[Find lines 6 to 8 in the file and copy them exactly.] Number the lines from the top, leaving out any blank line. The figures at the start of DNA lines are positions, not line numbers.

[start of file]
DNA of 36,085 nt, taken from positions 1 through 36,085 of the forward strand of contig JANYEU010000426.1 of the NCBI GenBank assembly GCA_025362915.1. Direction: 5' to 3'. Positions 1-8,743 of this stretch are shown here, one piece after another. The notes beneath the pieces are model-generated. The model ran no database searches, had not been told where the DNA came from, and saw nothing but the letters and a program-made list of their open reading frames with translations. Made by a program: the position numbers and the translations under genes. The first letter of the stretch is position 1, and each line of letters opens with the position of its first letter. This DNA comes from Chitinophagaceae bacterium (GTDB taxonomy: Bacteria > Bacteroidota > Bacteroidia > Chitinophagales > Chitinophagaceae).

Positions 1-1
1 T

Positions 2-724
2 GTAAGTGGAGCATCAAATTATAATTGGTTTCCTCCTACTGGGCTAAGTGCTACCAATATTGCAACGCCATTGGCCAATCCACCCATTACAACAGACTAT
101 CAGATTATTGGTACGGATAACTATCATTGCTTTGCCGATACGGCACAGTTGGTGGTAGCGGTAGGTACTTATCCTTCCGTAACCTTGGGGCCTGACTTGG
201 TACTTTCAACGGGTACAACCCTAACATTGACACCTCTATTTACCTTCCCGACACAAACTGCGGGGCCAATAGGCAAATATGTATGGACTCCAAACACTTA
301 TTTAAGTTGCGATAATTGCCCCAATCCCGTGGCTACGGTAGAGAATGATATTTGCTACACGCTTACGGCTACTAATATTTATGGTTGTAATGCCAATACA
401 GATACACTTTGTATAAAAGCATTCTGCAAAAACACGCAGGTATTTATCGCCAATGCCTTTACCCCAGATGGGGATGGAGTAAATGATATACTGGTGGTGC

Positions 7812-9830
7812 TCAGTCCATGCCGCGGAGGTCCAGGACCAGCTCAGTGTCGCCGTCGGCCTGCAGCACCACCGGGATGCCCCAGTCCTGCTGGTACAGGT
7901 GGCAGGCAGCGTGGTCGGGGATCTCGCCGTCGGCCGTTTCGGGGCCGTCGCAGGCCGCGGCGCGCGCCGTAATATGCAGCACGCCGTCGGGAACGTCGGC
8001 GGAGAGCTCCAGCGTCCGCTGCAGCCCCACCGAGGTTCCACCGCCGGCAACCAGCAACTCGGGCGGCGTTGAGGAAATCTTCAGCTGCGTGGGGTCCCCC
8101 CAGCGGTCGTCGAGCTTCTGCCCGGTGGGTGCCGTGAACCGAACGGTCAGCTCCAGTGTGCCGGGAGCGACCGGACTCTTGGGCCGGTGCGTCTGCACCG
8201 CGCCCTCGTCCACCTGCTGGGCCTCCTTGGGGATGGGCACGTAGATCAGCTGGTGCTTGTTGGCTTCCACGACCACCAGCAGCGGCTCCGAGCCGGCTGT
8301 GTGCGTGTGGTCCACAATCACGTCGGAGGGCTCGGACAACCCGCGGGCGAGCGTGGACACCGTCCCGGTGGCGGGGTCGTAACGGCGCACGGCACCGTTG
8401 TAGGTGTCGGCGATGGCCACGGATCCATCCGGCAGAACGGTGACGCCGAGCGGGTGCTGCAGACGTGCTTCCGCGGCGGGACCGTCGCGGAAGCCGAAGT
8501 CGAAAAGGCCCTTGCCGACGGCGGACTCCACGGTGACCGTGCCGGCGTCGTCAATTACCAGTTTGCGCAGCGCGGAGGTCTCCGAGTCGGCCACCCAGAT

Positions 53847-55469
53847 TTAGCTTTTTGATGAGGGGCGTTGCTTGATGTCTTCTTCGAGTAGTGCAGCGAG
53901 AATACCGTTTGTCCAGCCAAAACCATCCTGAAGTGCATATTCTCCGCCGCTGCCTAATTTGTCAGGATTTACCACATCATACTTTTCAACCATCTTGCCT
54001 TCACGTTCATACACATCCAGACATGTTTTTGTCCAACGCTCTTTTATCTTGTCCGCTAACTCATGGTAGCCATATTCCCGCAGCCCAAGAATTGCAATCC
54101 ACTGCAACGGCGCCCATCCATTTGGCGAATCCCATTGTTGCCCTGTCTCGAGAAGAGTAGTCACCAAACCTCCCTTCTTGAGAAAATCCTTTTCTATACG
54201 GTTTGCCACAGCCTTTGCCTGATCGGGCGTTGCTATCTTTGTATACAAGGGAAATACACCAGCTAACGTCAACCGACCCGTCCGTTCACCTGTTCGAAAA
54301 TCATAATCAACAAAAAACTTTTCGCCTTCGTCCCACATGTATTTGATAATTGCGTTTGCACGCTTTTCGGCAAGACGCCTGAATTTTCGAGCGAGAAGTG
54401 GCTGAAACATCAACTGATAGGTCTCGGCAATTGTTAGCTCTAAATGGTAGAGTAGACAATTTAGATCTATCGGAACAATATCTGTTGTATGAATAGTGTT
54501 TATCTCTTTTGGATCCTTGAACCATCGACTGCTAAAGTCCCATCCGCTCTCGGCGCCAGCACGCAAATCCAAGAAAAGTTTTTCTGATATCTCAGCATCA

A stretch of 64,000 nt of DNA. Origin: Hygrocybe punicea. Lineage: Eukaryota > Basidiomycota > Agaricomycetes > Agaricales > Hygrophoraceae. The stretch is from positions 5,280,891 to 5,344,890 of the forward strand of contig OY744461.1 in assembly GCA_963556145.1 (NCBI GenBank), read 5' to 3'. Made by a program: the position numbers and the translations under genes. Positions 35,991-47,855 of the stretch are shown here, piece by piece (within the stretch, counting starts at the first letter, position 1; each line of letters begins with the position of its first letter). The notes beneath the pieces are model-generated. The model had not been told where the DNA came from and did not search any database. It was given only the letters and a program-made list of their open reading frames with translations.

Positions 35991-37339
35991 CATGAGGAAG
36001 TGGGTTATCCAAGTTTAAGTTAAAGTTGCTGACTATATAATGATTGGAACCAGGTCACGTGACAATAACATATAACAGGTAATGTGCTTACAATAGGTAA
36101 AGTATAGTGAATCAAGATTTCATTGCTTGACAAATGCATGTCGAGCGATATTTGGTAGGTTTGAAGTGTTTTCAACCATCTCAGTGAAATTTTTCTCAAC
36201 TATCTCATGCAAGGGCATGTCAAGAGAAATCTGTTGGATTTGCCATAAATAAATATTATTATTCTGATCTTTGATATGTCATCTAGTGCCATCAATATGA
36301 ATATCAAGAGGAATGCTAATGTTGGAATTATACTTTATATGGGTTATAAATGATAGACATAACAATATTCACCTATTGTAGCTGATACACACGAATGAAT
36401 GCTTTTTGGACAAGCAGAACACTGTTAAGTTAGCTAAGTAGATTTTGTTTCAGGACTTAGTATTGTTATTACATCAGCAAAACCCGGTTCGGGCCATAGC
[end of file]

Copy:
101 CAGATTATTGGTACGGATAACTATCATTGCTTTGCCGATACGGCACAGTTGGTGGTAGCGGTAGGTACTTATCCTTCCGTAACCTTGGGGCCTGACTTGG
201 TACTTTCAACGGGTACAACCCTAACATTGACACCTCTATTTACCTTCCCGACACAAACTGCGGGGCCAATAGGCAAATATGTATGGACTCCAAACACTTA
301 TTTAAGTTGCGATAATTGCCCCAATCCCGTGGCTACGGTAGAGAATGATATTTGCTACACGCTTACGGCTACTAATATTTATGGTTGTAATGCCAATACA